Cradle-to-grave employment is, mostly, a thing of the past. The work environment has changed dramatically over the past 30 years with major shifts in stability, loyalty and career paths. Understanding what this means for you is a critical part of your own “work” journey. You may be close to retirement or you may be entering the work force and not sure where your options and challenges will lead you. This article looks at how to approach the new-look workplace, how to ensure your road ahead is a smooth, well-planned one and that your financial risks are well-managed.
Our career mindset has taken an almighty leap from our parents’ generation to the current day. Back in the day they believed employment was for life: it was considered responsible and a privilege to have one career with one employer for 30 to 40 years. Today’s emerging work force, however, regards this approach as weird and boring. The world of work has shifted significantly and this brings a “new normal” for us to live and work by.
The security of the 20th century workplace is no more. Loyalty between employer and employee is not what it used to be. We can never be sure if the company we work for may be involved in a takeover or collapse. While this is beyond our control, we can however take the steering wheel and drive our own talents in the right direction. We need to ensure we are continually upgrading our know-how and much-needed skills for the 21st century workplace.
The Baby Boomers – those born between 1946 and 1964, who joined the workforce in the Seventies and Eighties – may still be with the same employer they joined back then. However, many will have been retrenched or changed employers or careers along the way and are now headed for the next stage: retirement. This is where change has created opportunity:
- medical technology has improved quality of life and longevity, and
- the Internet and the personal computer have changed the kind of work that is possible.
Many are looking at their financial situation and wondering how they can sustain their current lifestyle. The good news is that this generation has, more than any other, the opportunity to work longer and choose a new career path for this new phase, which for many is an exciting prospect.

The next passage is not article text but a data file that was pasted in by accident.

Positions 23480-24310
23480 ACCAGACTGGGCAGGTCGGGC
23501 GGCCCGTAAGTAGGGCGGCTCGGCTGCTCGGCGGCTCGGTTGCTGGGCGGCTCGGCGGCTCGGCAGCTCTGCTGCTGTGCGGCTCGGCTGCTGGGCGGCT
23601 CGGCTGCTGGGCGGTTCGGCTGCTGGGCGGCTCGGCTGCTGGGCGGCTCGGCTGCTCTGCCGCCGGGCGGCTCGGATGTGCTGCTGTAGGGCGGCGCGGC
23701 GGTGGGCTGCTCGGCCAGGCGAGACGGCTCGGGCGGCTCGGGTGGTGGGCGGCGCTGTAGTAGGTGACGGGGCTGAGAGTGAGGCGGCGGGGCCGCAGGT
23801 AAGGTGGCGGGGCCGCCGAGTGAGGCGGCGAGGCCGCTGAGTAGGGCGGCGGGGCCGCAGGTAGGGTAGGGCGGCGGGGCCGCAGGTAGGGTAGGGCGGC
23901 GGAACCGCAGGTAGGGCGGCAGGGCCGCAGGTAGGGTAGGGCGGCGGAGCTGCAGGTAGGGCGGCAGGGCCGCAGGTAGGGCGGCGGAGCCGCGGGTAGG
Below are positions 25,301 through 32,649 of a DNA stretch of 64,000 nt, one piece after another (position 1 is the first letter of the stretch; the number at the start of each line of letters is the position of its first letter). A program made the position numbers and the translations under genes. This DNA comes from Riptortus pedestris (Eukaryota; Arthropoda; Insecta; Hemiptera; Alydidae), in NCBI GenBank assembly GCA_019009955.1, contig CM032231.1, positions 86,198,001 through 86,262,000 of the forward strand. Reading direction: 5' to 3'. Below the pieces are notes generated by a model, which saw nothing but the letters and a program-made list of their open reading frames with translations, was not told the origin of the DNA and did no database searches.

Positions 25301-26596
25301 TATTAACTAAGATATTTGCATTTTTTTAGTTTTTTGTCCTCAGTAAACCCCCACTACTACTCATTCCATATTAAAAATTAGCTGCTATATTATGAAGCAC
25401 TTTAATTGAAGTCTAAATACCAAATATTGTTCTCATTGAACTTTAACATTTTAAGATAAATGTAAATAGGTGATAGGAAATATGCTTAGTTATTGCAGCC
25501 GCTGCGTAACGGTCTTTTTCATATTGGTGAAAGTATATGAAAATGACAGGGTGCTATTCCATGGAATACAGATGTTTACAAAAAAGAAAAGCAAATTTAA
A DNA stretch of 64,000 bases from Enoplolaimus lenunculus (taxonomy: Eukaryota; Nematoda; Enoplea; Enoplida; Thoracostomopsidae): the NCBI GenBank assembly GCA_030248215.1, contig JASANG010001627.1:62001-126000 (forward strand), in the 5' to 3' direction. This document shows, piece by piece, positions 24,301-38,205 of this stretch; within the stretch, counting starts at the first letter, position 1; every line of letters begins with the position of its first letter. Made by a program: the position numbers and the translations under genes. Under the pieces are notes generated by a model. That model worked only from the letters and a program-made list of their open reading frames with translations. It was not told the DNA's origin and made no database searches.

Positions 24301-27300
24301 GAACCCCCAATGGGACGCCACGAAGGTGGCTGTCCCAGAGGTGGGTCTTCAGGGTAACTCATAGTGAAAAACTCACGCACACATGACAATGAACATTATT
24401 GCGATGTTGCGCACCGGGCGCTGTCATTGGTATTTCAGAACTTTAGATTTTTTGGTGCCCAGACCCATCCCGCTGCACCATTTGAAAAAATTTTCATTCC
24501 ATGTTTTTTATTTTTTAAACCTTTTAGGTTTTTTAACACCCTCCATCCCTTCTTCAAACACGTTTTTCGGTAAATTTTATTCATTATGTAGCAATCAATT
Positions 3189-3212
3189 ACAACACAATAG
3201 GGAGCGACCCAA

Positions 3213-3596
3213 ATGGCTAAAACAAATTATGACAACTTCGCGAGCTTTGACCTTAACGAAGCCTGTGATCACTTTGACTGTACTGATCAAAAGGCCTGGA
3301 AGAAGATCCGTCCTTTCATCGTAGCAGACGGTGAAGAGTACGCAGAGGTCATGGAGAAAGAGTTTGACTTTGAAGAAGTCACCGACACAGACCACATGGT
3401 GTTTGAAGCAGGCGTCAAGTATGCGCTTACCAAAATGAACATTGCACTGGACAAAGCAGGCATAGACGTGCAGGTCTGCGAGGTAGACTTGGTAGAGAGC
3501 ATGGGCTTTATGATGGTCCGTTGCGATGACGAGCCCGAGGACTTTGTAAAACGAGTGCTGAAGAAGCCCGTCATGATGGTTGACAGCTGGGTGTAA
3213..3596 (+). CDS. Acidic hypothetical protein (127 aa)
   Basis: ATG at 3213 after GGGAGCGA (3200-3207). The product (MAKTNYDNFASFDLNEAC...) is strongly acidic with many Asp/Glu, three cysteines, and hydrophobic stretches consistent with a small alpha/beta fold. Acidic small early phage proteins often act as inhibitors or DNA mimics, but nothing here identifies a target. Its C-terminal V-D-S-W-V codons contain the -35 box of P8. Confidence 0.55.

Here’s your challenge: find work you enjoy and strike a balance between work and play that suits your lifestyle. This will be different for each person depending on circumstances. You need to look at your risk profile and ensure you have adequate cover to match your needs. A discussion with your financial adviser will guide you in the right direction.
There are a number of doors ready to be opened onto a whole new world. Social entrepreneur Marc Freedman has written a book called “Encore – Finding Work that Matters in the Second Half of Life”. In it he helps us shift from a world filled with material success to one of significance. Many may have saved enough throughout their working life and would like to now invest back into an area they are passionate about. It may be in the environmental field for a chemical engineer who would like to help discover ways we can improve the current challenges in greening our world. It may be an engineer keen to share his 30 years of experience with mathematics and science students in the classroom. Your love for children may steer you towards early childhood development or helping with literacy. Your choice will depend on your circumstances and areas of passion.
You may, however, need to keep on putting money in the bank and this will mean becoming entrepreneurial in your approach. Coaching and mentoring is proving to be a popular choice; and the Internet is a gateway to connecting via social media and finding global platforms to investigate a number of new careers that allow one to work from home. The challenge is to get into a hands-on relationship with your computer. Stay up to date with computer and technology skills and you will remain relevant in a 21st century work environment.
Building a talent profile will equip you for relevance in a 21st century world. The workplace, wherever it is, will offer many opportunities for collaboration and project work and, if you have the correct relationships and skills in place, you will stand a much better chance of success. Even for full-time employment, you should view your career path in short term intervals. Continue to ask yourself what relevance you add to your employer and why should they keep you.
This changing world also makes financial planning an absolute necessity. It is vital you take personal accountability for your investments and savings. Build a strong sound relationship with a financial adviser and continue to review your portfolio of saving and insurance products as your career and personal life changes shape.
The world we now live in offers a magnitude of choice and personal power. With this kind of power comes a much stronger sense of responsibility and personal ownership. Skills like discipline, delayed gratification and financial literacy will be the differential that will ensure that, as a young person, one is on the path to a healthy long term financial future, regardless of the work one chooses.
A wise person once said: “Chase your passion not your pension” In a world so full of choice and the possibility of living so much longer it is imperative to discover and work within your passion. This changes the nature of how we view work which will have a direct impact on our personal life. We can proceed, hopefully, with the blessings and bonus of good health and sound financial investments, to work and enjoy the life we have designed.